In many respect, the XX century started with WWI. It was a time that brought so much change in life and society and it can be said that WWI (the Great War, as it was called throughout the first half of the century) truly destroyed many ways of thinking and behaving that still belonged to the XIX century.
From its ashes, a new way of living and thinking was born and the 1920s – The Roaring Twenties as they were known in the US – was the first place where that change became apparent. Nowhere more so than on people’s personal life.
Gibson Girl of the 1910s
A New Era
It didn’t happen overnight. It didn’t even happen during the four years of war. The way people perceived themselves and their lives had already started to change in the XIX century. People had long tried to gain control over their lives so to mould it in the way that most satisfied them. Middle class family were particularly sensitive to this matter. Already in the XIX century, these families had started using birth control (whatever it was available at the time) to become smaller units and to gain the time necessary to pursue personal goals. But at that time effective birth control was very limited, so couples had to resort to avoidance in order to limit births. This accounts for both the wide-spread practice of late marriages in the middle class and the Victorian obsession with avoiding any sexual thought or hint.
At the beginning of the XX century, contraception became more reliable, more common, and especially more widely accepted. Couples now had the means to decide when they wanted to have children and how many of them they wanted. This produced the hoped-for obligation-free time necessary to pursue personal aspirations. It also produced an unexpected effect, one that proved to be the biggest social earthquake the Western World had ever known.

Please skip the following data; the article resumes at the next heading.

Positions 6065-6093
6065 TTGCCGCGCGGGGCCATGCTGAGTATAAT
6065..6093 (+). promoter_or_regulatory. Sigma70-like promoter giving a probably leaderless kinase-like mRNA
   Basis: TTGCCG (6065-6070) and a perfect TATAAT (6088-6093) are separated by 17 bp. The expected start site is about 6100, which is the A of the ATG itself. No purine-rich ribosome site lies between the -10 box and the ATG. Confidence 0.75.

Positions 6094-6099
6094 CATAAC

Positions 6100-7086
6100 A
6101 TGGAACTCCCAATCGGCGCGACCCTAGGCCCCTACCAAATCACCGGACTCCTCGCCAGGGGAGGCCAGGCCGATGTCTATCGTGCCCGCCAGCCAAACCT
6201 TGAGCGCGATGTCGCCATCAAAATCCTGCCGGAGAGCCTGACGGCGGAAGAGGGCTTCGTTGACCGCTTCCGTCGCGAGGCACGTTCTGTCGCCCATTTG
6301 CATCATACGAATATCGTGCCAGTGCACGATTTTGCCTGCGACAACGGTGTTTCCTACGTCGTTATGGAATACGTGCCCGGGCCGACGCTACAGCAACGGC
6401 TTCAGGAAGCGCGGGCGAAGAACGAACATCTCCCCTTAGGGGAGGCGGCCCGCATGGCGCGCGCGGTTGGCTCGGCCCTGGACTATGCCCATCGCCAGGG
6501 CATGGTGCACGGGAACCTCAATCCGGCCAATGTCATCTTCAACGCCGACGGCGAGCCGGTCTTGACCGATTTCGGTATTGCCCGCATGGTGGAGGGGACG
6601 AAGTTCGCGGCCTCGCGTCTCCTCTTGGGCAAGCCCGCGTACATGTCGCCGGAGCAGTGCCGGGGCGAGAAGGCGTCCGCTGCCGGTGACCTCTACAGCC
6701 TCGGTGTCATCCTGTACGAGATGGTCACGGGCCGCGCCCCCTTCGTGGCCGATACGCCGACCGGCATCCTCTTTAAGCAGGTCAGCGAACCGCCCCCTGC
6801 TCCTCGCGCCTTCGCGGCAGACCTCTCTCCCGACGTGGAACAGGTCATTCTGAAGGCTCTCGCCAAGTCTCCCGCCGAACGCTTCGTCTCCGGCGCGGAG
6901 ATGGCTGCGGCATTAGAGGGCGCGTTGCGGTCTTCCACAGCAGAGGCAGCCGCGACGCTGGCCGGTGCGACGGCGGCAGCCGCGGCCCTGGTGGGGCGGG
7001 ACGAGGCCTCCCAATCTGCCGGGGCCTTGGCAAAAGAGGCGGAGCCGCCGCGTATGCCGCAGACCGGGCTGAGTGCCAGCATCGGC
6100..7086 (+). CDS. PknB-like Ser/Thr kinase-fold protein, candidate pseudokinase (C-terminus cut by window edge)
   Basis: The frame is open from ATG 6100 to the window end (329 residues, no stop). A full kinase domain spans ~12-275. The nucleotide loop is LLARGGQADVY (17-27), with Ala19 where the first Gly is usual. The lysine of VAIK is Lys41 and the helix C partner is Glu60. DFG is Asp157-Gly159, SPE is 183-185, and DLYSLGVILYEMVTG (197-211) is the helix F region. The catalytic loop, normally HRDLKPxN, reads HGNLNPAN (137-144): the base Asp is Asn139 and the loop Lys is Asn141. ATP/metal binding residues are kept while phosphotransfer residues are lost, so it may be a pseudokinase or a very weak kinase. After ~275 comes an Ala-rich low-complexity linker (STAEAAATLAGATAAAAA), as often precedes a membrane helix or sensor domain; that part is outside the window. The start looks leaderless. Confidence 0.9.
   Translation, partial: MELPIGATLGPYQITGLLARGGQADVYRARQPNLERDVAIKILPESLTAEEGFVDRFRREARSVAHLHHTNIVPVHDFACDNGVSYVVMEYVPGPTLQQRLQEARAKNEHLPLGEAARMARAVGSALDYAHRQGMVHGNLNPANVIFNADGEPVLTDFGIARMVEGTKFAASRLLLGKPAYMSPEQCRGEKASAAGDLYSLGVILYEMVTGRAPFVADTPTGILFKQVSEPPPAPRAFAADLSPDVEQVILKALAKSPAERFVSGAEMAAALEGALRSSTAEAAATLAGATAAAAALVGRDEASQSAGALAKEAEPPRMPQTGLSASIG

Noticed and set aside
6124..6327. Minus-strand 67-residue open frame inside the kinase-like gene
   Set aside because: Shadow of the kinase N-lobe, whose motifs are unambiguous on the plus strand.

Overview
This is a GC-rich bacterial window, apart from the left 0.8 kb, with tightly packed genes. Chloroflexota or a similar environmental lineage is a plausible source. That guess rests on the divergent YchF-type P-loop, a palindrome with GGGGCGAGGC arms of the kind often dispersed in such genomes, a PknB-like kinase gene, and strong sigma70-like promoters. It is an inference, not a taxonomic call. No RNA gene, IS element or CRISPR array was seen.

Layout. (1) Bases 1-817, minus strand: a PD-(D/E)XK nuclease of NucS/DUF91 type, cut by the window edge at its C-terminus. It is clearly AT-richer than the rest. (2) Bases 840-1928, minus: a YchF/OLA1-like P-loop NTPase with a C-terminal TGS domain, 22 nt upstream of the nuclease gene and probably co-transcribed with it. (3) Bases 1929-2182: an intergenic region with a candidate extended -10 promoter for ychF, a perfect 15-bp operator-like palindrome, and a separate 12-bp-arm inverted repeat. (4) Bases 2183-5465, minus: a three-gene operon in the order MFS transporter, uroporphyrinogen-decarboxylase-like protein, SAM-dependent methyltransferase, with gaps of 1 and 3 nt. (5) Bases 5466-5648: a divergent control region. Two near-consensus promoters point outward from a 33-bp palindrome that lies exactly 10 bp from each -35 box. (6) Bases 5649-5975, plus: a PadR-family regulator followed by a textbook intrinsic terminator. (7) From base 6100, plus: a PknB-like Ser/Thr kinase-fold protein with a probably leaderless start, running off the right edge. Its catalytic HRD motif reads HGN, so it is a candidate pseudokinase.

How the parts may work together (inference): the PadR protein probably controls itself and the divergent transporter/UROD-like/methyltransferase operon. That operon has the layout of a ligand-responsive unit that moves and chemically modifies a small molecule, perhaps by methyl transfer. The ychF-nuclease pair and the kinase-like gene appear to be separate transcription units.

The New Youth
The family, this most important staple of society, changed completely. Because families became smaller, all their members had more manoeuvring space inside it, more quality time to spend with each other. Where the Victorian family – numerous as it tended to be – needed to be managed and so every member had – first and foremost – a role to perform, the new smaller family would afford to care about its few members. Relationships inside it hinged not on roles but on affection. And this cause an epochal change in the relationship between husband and wife and between parents and children.
Freed of the preoccupation of having children when they were still not ready for it, and given the possibility to plan when to have their children, couples could get together at a younger age, create a companionable relationship, get in the desired economical position and even finish pursuing an education before they actually build a family.